People often expect to do better in future and without much thought sometimes take on counterproductive methods to do so. Bernard Madoff is an example of one who had the skills and the connections to do well, without theft. Evel Knievel became famous attempting and usually succeeding at things that were beyond the reasonable ability of his body to tolerate. Blues guitarist, singer, songwriter, Robert Johnson reputedly sold his soul to the devil.
We know enough to avoid those.
We can all estimate the value of knowledge, experience, attitude, integrity, and hard work. We can all assess how to acquire those and in what quantities. We can each set about doing it.
Is that enough?
Knowing what to do is not the same as doing it. The first two are theoretical, the third practical. Theory and practice are connected but a strong theoretical basis gets little done by itself.
Decisions connect the two.
Almost all of us have some weakness in our decision making skill.
These are common ones:
Magical thinking – I will move to Hollywood and become a star. It could happen but the odds are not in your favour. There many very attractive waiters and waitresses in Hollywood.
Misunderstanding the prerequisites – Cardiac surgeons make more per year than factory workers or tradespeople. Why? To justify the learning period. If someone must apprentice for 11 years they must be well paid or no one would do it. Their investment is immensely larger than what is made in other careers. Not to mention their emotional risk when practicing. If a bricklayer installs a brick improperly, they likely don’t lose much sleep over it. Not so true for the surgeon.
Inability to finish what we decide – Good decisions must be executed to have effect. Not everyone counts on the discipline, the unanticipated problems, and the things in their life that change and make it harder to move ahead.
Being wrong – not every decision, no matter how well-considered is immune to error. Not many build in the restart plan. Richard Feynman had an idea we should all notice. “If you don’t make mistakes, you’re doing it wrong. If you don’t correct those mistakes, you’re doing it really wrong. If you can’t accept that you’re mistaken, you’re not doing it at all.” Mistakes you correct lead to far better solutions. They lead to the evolved solution.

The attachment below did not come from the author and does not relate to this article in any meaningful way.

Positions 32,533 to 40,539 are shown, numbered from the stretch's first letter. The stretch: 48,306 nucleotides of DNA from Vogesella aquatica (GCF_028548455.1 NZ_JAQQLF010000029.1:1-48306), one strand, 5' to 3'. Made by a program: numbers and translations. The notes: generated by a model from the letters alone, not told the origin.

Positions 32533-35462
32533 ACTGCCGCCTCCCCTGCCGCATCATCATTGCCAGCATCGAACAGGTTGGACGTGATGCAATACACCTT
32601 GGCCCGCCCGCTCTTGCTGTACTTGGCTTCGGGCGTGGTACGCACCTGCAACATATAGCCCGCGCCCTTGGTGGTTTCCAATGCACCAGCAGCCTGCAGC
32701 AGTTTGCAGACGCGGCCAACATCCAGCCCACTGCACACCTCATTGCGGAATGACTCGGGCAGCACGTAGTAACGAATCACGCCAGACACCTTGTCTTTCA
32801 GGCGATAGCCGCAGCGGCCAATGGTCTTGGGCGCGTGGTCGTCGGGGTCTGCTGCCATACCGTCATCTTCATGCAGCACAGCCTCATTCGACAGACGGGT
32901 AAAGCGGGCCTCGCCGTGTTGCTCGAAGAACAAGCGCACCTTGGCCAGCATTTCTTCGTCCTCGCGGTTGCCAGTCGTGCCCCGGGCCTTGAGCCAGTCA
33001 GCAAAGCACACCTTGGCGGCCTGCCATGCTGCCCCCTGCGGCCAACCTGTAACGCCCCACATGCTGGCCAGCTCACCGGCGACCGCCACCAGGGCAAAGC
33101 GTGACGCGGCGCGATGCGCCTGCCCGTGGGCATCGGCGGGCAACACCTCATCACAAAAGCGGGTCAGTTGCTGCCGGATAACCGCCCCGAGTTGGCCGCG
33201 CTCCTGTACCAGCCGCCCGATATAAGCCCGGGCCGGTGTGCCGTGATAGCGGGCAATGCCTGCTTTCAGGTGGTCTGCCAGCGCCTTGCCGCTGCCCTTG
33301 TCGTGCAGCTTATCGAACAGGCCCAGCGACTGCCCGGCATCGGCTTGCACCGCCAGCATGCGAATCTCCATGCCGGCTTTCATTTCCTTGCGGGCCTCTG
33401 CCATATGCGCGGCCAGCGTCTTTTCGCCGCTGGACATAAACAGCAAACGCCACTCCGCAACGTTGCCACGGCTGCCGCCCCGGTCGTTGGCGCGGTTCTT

Daniel Kahneman, Cass Sunstein, and Olivier Sibony published a book last month about decision making. “Noise” Decisions are how we express judgement.
The thesis is that we don’t make the same decision every time we are presented with the same circumstances. Do judges provide more lenient sentences after lunch? Do any two judges arrive at the same result in similar cases?
The variance is “noise.” That variation from the norm we all expect. Sometimes it’s bias, often it’s some set of nearly random factors in the context of the decision. We are all susceptible to that kind of noise.
Usually noise cancels over time. With big decisions you should not rely on that.
Think about it. If our decisions are slightly random, should we consider that? Do we make better investment decisions in February than July? Do we have more energy in May than November? Does it matter if we are a morning person?
If you know your random tendencies, you can factor those into consequential decisions. Sleeping on is not so crazy. Deferred intuition.
I have not yet read the book, but it is ordered. I think I will learn something from it.
It is one thing to assess the need, the resources, and the time. It is quite another to fit the pieces together and act.
We advance by good decisions. Be sure you develop the skill. Learn how to build good decisions.
Learn how to implement them. Learning more as you advance is a necessity. No decision you make will be the final one. Anticipate the need to change.
Planning is a form of anticipating and allows you to set out some of the likely future situations you will face. Planning supports good decisions.
Then: Just do it!
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